A couple days a week, 25-year-old Brian Clark (pictured above to the left) takes the Muni’s T line in from Bayview, where he lives in a house full of other founders through the NewMe Accelerator program.
Yes, he’s a pretty recent computer science graduate from University of Michigan.
Yes, he’s new to San Francisco and just moved here six months ago from Detroit.
Yes, he’s tinkering around with startup ideas and he moonlights at hackathons for rent money.
No, he’s not some entitled techie douchebag.
He takes the train in several days a week because he teaches free after-school classes on web development and programming to students across San Francisco’s public schools. Even though he jokes every once in awhile about how broke he is, Clark has spent hours designing and developing curriculum for the new San Francisco non-profit running these classes, MissionBit.
Last semester, MissionBit’s students made a Nazi Zombies vs. Robot Dinosaurs game, a chat client and another program that visualized audio tracks through Philip Hue lights. About 90 percent of them had never written a line of code before they started.
MissionBit brings in developers from the industry to teach pro-bono classes and they’ll have 70 middle and high school students this semester. Only five of the 17 high schools in the San Francisco Unified School District offer computer science classes, meaning that students are missing out on learning highly employable skills in web development despite living in the global capital of the technology industry.
“Initially, I was just frustrated with public school education and I was looking for a way to give back and put energy into improving it,” said MissionBit’s founder Tyson Daugherty.
Last August, Daugherty partnered with another San Francisco non-profit called Out of Site that already had a relationship with the school district to offer free after-school arts classes. In their first semester last fall, they started with a beginning programming class for 15 students. Demand was so overwhelming that they ended up with 25 kids on the wait list.
This semester (their second one), MissionBit has more volunteer instructors than it can handle.
“The amount of good will that is being demonstrated from these awesome technologists and some very high-powered people is pretty inspiring,” Daugherty said.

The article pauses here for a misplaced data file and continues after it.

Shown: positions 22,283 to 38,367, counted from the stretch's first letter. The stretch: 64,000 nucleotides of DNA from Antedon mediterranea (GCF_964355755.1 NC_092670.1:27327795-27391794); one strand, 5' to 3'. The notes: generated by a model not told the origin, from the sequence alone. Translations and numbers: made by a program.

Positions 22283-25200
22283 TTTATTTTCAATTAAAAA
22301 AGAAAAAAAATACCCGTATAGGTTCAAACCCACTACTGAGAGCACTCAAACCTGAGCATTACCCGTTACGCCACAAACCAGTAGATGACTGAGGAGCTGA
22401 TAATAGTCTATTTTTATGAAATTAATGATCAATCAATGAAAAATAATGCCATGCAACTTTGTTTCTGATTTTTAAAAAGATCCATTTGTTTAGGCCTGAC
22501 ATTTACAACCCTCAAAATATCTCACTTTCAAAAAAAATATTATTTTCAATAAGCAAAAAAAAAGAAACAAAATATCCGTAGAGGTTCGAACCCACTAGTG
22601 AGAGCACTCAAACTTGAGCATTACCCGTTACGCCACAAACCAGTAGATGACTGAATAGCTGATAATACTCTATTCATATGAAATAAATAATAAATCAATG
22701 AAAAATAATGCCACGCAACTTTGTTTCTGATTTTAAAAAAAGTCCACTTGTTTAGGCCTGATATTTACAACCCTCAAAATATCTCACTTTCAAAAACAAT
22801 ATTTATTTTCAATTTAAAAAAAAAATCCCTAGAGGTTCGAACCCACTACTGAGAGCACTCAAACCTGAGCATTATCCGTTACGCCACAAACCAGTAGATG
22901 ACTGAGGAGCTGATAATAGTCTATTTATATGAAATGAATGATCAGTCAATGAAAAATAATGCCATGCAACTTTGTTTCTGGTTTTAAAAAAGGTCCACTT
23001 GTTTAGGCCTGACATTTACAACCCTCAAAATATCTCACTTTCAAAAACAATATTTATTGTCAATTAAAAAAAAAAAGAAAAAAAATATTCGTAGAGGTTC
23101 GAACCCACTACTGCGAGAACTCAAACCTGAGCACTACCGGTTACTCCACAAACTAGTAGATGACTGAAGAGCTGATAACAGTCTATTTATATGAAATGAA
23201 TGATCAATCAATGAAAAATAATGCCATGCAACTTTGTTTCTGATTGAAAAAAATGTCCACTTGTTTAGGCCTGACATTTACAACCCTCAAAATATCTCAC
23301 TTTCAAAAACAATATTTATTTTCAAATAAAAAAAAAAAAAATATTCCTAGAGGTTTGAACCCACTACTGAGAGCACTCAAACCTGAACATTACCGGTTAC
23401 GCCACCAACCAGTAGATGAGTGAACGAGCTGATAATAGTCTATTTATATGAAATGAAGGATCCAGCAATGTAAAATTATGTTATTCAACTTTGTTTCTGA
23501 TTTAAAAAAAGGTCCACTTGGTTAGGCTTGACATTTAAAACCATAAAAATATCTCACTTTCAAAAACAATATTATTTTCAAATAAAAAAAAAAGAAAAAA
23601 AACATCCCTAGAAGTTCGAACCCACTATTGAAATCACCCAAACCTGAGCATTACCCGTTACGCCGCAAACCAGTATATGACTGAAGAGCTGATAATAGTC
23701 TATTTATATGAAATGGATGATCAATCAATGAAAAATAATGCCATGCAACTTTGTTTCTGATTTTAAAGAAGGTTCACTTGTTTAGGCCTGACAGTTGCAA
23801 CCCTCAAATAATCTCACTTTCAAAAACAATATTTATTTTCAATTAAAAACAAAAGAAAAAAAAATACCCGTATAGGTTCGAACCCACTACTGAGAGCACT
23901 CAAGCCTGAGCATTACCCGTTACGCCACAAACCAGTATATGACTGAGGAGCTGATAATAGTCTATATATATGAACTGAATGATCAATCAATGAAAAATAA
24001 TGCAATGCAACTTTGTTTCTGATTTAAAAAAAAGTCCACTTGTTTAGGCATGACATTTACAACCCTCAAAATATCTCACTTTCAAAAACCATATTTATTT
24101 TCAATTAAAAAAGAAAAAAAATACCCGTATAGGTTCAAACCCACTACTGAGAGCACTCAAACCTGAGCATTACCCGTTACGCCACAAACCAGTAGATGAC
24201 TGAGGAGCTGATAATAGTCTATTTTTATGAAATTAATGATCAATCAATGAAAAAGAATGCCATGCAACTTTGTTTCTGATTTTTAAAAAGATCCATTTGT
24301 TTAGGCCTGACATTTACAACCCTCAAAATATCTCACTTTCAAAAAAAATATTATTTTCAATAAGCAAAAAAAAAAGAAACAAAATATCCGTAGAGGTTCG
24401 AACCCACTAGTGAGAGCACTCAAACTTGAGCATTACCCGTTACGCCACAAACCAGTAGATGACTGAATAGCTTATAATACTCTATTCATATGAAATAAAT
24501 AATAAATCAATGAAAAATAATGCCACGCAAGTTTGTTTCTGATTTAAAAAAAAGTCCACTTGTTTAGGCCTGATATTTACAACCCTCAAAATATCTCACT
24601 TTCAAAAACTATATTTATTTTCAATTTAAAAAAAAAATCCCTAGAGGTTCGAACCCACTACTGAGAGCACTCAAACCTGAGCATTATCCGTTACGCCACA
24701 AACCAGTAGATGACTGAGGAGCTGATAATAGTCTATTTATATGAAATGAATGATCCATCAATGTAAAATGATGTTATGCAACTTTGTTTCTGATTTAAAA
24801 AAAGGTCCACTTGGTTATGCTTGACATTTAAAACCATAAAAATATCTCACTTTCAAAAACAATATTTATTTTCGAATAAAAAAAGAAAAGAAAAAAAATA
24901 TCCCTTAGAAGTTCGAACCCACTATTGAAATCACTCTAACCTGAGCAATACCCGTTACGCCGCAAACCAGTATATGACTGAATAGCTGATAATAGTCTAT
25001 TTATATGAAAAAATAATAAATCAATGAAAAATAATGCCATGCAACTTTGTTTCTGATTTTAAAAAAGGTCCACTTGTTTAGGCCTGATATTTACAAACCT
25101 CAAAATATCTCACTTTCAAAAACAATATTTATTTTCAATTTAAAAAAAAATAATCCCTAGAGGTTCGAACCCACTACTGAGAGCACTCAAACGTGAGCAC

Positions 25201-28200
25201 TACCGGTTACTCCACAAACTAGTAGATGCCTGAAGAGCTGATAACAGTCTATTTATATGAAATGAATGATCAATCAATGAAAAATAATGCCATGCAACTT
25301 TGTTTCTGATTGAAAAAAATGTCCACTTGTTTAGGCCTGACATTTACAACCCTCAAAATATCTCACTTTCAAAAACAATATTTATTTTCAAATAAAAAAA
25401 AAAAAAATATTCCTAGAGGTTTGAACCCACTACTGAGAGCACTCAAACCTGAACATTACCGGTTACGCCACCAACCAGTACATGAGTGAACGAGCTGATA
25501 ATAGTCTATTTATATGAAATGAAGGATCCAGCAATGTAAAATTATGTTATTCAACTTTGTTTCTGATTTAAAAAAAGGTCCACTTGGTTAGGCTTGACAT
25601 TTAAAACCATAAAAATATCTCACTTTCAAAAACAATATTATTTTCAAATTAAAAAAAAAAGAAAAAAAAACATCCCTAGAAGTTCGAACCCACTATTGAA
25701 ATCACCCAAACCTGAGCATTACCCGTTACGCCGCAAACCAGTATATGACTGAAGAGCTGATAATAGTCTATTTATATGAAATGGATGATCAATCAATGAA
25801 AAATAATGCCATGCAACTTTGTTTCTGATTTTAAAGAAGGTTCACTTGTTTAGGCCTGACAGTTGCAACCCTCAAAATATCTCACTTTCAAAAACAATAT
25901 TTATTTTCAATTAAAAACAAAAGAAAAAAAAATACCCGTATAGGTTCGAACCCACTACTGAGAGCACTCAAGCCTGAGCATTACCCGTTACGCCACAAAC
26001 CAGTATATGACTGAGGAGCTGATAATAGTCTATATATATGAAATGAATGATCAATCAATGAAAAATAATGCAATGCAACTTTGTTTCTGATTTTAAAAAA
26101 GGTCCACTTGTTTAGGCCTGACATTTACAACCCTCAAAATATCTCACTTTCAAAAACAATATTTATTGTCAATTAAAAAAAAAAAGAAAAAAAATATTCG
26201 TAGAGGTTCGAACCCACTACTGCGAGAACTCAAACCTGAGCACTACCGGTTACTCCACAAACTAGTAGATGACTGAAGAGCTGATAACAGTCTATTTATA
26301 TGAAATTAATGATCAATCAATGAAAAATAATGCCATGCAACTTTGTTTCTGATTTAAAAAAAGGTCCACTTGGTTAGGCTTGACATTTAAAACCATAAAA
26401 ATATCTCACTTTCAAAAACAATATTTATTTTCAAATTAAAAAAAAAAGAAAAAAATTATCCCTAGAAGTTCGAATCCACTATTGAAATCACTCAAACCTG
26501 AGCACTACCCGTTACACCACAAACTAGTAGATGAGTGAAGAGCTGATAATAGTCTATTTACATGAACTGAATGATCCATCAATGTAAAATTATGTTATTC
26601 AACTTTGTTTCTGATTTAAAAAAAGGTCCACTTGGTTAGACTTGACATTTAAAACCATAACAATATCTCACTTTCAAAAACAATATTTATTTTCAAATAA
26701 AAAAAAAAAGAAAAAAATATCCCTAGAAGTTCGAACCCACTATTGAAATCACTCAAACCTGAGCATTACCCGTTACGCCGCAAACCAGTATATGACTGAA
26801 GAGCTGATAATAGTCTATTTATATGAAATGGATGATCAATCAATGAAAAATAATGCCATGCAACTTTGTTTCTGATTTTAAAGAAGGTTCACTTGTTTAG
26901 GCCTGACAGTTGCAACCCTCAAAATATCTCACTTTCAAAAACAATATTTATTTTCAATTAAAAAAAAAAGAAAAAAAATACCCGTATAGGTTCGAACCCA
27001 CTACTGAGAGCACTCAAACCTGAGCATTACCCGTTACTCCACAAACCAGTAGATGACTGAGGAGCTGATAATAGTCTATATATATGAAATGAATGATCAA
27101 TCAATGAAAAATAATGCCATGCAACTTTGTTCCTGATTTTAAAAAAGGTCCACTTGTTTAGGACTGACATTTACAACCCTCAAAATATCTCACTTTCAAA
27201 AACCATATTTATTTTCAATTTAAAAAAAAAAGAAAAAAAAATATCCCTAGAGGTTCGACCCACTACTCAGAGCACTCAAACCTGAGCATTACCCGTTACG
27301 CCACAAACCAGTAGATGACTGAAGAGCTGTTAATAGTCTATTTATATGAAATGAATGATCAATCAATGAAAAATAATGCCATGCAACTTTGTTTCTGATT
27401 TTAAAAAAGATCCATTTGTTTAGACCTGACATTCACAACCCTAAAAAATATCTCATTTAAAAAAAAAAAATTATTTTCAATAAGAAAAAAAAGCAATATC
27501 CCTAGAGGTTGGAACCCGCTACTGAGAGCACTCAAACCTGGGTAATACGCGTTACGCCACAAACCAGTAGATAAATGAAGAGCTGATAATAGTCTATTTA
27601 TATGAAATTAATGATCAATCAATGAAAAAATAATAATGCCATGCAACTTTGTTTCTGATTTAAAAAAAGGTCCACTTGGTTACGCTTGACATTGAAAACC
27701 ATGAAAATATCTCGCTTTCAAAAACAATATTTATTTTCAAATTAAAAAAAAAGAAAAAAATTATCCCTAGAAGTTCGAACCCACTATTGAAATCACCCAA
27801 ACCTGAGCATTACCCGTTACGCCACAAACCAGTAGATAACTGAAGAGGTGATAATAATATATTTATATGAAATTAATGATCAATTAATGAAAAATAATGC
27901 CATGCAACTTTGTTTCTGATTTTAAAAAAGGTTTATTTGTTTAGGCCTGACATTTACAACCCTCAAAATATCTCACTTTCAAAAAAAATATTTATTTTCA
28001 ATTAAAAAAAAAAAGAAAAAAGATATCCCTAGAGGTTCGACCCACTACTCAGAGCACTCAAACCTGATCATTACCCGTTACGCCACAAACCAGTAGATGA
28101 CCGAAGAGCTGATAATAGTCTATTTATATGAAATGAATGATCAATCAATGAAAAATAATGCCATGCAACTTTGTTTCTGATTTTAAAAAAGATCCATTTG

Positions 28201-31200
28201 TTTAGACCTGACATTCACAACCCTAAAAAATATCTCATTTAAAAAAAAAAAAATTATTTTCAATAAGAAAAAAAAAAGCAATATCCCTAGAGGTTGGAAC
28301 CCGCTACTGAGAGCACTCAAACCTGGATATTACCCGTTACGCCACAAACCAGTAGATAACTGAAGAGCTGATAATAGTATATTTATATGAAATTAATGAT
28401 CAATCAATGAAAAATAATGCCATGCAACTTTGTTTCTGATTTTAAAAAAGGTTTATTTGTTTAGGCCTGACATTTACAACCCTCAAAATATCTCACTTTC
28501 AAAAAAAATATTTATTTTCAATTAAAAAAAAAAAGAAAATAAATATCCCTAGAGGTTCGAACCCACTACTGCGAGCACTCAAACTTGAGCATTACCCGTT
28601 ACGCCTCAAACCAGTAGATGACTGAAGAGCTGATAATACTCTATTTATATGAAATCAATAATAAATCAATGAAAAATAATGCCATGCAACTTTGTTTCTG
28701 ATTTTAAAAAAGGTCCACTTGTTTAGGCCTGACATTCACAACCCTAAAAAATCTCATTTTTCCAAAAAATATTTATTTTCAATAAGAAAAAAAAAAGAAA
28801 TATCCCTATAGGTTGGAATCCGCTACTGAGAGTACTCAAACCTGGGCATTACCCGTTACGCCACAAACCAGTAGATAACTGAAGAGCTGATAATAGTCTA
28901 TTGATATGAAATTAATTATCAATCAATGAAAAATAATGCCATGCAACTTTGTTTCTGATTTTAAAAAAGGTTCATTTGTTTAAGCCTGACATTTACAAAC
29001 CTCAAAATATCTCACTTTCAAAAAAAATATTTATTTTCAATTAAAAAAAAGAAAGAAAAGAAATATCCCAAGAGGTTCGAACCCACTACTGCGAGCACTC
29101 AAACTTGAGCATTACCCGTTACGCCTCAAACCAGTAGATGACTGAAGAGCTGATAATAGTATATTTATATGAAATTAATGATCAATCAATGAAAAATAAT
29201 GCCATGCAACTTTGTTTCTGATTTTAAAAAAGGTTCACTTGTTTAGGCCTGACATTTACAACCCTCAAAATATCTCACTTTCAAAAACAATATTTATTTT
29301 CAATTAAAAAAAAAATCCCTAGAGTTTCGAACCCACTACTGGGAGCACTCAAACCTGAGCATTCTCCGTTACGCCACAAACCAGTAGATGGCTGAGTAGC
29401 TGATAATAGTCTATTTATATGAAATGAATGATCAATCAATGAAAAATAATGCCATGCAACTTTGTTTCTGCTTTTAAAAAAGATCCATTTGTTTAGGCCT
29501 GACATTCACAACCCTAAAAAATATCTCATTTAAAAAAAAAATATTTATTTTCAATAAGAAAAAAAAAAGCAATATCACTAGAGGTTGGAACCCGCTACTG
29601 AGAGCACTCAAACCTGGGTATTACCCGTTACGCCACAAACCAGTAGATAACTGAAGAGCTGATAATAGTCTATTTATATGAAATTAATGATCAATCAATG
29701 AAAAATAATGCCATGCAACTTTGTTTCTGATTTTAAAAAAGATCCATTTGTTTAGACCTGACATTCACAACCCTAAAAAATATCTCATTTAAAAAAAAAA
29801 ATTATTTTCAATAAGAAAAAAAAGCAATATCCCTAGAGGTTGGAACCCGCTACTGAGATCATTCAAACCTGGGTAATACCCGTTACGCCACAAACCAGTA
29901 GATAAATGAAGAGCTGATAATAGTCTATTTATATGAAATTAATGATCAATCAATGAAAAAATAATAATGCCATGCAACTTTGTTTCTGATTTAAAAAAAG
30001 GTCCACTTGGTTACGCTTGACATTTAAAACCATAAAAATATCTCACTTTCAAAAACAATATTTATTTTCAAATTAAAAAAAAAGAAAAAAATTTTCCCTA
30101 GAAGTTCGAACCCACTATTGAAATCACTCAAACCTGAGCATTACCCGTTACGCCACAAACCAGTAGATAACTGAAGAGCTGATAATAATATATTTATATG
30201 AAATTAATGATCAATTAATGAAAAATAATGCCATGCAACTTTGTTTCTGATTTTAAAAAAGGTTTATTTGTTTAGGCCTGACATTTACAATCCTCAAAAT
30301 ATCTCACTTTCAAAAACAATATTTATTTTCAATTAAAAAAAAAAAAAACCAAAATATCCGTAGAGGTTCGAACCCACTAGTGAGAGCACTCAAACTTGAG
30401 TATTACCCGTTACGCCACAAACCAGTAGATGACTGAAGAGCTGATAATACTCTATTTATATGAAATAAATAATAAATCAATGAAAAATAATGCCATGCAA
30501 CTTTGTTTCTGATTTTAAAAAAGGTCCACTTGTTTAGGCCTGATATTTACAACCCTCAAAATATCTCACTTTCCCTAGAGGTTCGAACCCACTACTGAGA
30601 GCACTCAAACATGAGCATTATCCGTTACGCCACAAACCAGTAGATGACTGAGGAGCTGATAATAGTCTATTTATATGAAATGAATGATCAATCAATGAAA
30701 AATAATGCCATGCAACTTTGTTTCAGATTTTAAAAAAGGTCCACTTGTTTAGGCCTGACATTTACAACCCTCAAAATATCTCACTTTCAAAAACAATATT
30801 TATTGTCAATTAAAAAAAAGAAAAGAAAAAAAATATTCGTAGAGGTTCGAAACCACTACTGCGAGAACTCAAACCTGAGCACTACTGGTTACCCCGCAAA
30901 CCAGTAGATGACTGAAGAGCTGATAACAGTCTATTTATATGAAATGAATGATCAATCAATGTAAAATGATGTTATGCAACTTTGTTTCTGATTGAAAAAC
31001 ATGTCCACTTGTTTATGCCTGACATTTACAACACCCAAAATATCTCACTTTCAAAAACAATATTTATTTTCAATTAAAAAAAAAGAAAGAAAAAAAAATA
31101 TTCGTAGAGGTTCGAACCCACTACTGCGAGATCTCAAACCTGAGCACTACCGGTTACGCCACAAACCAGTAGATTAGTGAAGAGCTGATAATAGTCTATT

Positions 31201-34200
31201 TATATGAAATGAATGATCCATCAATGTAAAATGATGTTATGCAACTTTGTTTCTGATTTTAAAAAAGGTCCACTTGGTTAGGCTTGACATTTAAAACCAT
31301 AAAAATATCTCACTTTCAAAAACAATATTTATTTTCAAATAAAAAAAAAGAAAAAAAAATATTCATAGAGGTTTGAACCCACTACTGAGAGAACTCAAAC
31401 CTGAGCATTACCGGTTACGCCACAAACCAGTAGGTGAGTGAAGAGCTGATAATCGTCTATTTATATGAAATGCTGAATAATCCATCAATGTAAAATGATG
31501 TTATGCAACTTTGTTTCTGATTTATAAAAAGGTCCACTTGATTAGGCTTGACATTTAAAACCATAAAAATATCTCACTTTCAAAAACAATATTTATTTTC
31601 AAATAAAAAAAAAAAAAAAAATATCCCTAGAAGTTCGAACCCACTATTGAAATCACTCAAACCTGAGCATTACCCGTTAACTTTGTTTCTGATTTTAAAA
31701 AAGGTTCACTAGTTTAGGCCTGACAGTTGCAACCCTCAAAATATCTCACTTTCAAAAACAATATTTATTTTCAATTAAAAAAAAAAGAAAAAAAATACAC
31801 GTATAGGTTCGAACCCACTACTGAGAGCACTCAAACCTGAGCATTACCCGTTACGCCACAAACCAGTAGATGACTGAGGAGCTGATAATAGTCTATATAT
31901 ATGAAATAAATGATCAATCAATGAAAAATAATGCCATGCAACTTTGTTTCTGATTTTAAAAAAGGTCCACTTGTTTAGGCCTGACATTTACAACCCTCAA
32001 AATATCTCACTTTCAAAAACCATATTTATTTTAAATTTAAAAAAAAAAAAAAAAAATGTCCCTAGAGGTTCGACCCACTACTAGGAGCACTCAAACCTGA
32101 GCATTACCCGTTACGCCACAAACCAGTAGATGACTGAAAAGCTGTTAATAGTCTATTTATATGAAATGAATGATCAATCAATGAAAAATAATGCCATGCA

In a class I ended yesterday, there was one instructor for every two students.
“Why are we here?” asked Matt Wescott, the lead instructor for that day.
“To learn,” chimed in one of the students. It was the first day, so students dreamed up applications that could help them get to know each other better. One was for Google Glass, while another was a more basic online social network.
Eight-nine percent of MissionBit’s students from last semester had never written a line of code and more than 40 percent of them are female. (In contrast, only 21 percent of Computer Science AP test takers in California were women last year.)
They sign up for the classes voluntarily and Daugherty says MissionBit designs its curriculum so that it’s complementary to the district’s official computer science classes.
MissionBit sits in between many other efforts to expand computer science education; it’s much more local and on-the-ground. In contrast, Hadi and Ali Partovi’s Code.org is a much broader effort to change the perception of computer science in education nationally.
“They’ve got the mega-stars,” Dougherty said of Code.org’s videos, which feature Bill Gates and Mark Zuckerberg. “They’re tackling it from the top-down, making sure that computer programming is recognized as core science and technology education.”
If you want to be involved with MissionBit, they’re running an Indiegogo campaign that ends later today. So far, they’ve raised more than $34,000. While they don’t need instructors this semester, they’ll be looking to scale up even further next semester and they’ll be needing donated laptops and laptop chargers too.